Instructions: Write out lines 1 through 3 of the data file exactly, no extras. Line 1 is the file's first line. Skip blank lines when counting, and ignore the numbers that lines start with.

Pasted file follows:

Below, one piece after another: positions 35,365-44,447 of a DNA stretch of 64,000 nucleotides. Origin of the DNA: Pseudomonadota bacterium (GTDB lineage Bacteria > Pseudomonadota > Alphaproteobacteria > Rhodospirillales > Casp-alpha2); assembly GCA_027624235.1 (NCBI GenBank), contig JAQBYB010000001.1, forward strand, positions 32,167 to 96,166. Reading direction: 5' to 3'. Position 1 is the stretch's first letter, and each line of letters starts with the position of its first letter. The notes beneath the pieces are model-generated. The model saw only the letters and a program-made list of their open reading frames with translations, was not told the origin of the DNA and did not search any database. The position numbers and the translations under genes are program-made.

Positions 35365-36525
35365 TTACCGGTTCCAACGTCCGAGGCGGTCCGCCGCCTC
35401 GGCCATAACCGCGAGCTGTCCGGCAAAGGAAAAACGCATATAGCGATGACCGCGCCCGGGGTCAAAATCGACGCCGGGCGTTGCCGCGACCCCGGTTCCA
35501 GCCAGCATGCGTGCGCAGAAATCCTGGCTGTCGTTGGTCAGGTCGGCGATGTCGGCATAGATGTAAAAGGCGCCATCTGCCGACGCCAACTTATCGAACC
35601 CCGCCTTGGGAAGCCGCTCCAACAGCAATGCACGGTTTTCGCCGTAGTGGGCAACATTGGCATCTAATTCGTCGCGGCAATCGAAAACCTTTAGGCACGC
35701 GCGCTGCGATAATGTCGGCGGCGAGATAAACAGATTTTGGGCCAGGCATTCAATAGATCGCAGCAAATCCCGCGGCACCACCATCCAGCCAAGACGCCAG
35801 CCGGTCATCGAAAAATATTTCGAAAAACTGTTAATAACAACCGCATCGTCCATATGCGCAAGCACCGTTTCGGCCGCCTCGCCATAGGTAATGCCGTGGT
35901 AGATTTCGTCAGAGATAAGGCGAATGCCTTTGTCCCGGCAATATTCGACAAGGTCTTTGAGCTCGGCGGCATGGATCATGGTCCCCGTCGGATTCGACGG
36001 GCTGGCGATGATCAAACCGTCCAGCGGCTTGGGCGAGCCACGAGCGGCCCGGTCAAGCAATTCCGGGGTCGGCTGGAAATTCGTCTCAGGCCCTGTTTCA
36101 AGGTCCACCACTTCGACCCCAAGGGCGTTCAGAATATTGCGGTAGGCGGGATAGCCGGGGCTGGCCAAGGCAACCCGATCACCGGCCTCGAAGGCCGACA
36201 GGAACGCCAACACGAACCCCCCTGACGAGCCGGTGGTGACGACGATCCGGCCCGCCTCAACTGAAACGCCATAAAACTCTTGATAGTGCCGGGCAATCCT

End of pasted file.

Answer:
Below, one piece after another: positions 35,365-44,447 of a DNA stretch of 64,000 nucleotides. Origin of the DNA: Pseudomonadota bacterium (GTDB lineage Bacteria > Pseudomonadota > Alphaproteobacteria > Rhodospirillales > Casp-alpha2); assembly GCA_027624235.1 (NCBI GenBank), contig JAQBYB010000001.1, forward strand, positions 32,167 to 96,166. Reading direction: 5' to 3'. Position 1 is the stretch's first letter, and each line of letters starts with the position of its first letter. The notes beneath the pieces are model-generated. The model saw only the letters and a program-made list of their open reading frames with translations, was not told the origin of the DNA and did not search any database. The position numbers and the translations under genes are program-made.

Positions 35365-36525
35365 TTACCGGTTCCAACGTCCGAGGCGGTCCGCCGCCTC